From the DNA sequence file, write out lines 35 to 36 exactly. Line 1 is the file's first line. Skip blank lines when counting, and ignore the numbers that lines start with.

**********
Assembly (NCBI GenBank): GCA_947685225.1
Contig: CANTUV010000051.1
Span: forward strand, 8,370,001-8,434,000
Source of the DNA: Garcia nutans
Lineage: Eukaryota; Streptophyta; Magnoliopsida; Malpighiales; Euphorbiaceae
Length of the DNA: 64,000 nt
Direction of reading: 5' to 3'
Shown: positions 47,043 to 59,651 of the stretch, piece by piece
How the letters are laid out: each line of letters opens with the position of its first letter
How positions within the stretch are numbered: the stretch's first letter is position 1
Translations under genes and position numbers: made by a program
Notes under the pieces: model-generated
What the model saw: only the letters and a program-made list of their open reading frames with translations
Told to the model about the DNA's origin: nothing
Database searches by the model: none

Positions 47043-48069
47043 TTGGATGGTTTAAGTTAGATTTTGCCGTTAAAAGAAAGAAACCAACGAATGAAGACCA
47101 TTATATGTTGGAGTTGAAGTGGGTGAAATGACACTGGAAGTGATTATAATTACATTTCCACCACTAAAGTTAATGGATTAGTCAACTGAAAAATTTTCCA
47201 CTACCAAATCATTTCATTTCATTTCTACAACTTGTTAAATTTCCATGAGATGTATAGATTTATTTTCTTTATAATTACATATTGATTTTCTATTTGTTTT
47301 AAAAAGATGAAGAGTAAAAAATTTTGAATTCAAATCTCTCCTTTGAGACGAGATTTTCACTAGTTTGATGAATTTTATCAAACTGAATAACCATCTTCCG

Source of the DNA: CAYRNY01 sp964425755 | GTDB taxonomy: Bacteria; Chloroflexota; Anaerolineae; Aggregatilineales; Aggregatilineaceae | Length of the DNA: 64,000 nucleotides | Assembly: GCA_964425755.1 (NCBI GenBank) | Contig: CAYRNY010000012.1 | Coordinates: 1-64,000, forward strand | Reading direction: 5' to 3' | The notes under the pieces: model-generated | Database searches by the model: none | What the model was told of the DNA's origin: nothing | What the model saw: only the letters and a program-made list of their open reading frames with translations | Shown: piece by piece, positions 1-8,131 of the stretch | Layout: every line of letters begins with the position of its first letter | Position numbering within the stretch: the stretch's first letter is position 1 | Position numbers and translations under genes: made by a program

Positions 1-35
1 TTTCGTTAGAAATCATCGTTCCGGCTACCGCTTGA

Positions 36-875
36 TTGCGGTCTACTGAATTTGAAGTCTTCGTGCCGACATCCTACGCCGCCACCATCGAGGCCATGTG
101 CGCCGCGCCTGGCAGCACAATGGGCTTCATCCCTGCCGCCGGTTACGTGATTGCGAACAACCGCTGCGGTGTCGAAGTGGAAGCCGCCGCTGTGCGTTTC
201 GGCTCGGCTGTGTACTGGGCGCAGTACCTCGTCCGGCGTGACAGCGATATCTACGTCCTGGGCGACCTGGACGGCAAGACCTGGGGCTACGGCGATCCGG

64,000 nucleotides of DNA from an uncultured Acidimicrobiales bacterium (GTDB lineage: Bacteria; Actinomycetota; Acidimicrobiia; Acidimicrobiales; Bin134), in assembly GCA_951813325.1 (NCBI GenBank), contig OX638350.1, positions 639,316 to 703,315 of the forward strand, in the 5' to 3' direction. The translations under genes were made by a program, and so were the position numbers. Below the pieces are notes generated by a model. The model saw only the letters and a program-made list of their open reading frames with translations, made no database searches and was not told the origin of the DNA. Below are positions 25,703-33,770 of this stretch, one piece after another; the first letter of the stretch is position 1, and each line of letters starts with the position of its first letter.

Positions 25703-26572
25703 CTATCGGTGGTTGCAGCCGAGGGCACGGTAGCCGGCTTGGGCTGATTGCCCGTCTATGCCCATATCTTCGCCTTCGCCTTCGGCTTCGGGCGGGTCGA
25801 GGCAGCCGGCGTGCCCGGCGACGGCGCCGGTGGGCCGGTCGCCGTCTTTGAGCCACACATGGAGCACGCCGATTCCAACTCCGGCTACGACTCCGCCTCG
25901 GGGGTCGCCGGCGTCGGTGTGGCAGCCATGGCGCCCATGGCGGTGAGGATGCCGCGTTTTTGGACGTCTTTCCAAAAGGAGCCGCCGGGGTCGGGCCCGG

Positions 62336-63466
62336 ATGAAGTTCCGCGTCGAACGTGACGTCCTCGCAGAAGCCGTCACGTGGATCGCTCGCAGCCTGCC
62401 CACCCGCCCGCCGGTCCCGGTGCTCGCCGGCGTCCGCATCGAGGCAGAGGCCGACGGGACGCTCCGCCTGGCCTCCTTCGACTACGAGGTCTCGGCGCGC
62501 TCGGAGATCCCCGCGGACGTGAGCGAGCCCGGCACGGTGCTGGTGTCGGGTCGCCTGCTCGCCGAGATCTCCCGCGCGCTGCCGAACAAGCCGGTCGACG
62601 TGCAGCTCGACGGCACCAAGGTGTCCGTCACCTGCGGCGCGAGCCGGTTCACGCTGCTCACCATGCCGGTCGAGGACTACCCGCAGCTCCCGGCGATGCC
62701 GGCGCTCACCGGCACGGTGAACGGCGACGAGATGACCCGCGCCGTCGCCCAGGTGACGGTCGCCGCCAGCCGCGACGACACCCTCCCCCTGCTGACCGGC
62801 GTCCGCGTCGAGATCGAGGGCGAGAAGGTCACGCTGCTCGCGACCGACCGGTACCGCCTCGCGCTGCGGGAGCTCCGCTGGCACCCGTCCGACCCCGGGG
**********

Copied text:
62401 CACCCGCCCGCCGGTCCCGGTGCTCGCCGGCGTCCGCATCGAGGCAGAGGCCGACGGGACGCTCCGCCTGGCCTCCTTCGACTACGAGGTCTCGGCGCGC
62501 TCGGAGATCCCCGCGGACGTGAGCGAGCCCGGCACGGTGCTGGTGTCGGGTCGCCTGCTCGCCGAGATCTCCCGCGCGCTGCCGAACAAGCCGGTCGACG